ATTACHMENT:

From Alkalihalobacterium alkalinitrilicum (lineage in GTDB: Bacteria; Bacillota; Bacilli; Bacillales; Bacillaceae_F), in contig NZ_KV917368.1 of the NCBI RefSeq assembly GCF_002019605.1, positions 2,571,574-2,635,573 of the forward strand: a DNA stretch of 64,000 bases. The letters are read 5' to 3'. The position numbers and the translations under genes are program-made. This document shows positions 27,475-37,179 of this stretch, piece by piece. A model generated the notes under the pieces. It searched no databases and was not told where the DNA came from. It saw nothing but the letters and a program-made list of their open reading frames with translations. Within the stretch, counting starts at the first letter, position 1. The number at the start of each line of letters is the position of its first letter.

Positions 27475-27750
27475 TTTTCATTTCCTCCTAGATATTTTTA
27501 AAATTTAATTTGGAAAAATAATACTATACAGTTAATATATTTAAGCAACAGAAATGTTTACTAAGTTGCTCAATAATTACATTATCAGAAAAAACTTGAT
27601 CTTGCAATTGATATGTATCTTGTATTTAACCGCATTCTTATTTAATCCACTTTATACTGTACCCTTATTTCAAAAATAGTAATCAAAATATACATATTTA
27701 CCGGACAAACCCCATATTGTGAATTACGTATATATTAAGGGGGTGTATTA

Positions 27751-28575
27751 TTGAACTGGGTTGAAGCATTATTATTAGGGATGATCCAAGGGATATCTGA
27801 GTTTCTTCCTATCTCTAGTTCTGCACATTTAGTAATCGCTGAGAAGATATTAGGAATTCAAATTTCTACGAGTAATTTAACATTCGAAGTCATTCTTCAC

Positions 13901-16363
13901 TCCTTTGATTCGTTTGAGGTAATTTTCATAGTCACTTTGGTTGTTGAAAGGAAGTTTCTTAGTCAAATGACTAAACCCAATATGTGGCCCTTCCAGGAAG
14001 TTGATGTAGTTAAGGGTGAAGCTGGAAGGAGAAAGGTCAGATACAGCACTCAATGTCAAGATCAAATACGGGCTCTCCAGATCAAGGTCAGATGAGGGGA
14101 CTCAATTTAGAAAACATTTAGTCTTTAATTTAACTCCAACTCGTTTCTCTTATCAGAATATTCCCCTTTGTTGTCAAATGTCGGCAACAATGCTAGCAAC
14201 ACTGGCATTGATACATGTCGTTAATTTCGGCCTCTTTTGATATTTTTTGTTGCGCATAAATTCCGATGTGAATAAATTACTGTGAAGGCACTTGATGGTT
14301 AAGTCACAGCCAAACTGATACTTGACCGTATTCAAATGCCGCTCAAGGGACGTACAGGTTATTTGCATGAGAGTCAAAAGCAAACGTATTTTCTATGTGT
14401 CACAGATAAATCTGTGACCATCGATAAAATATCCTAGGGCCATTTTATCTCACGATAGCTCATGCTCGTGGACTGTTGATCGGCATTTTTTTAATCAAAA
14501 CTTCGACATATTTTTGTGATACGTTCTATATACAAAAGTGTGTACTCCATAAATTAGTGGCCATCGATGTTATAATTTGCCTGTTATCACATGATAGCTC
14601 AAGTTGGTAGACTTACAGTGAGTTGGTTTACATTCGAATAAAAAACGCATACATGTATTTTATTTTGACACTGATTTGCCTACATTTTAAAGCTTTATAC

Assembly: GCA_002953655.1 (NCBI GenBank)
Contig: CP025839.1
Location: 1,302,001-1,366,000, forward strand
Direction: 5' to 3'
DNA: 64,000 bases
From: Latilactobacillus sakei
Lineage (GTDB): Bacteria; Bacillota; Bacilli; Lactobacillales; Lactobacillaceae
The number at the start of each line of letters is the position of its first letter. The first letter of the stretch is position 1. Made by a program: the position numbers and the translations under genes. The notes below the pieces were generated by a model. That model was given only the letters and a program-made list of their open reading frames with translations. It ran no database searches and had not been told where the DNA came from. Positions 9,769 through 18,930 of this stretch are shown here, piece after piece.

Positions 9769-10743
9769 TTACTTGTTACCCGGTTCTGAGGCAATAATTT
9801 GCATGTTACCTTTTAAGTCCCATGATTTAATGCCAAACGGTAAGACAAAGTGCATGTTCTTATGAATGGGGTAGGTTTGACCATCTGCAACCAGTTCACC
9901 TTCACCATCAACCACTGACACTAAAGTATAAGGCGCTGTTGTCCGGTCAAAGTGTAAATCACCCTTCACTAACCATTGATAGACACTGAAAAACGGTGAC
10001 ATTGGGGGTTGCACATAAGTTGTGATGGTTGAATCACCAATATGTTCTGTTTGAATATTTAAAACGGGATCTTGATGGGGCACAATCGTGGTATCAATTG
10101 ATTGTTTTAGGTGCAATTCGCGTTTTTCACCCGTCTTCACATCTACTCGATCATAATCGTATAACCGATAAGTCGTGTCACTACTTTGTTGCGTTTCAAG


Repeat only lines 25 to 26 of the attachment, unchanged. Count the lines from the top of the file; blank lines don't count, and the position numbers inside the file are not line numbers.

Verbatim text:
Lineage (GTDB): Bacteria; Bacillota; Bacilli; Lactobacillales; Lactobacillaceae
The number at the start of each line of letters is the position of its first letter. The first letter of the stretch is position 1. Made by a program: the position numbers and the translations under genes. The notes below the pieces were generated by a model. That model was given only the letters and a program-made list of their open reading frames with translations. It ran no database searches and had not been told where the DNA came from. Positions 9,769 through 18,930 of this stretch are shown here, piece after piece.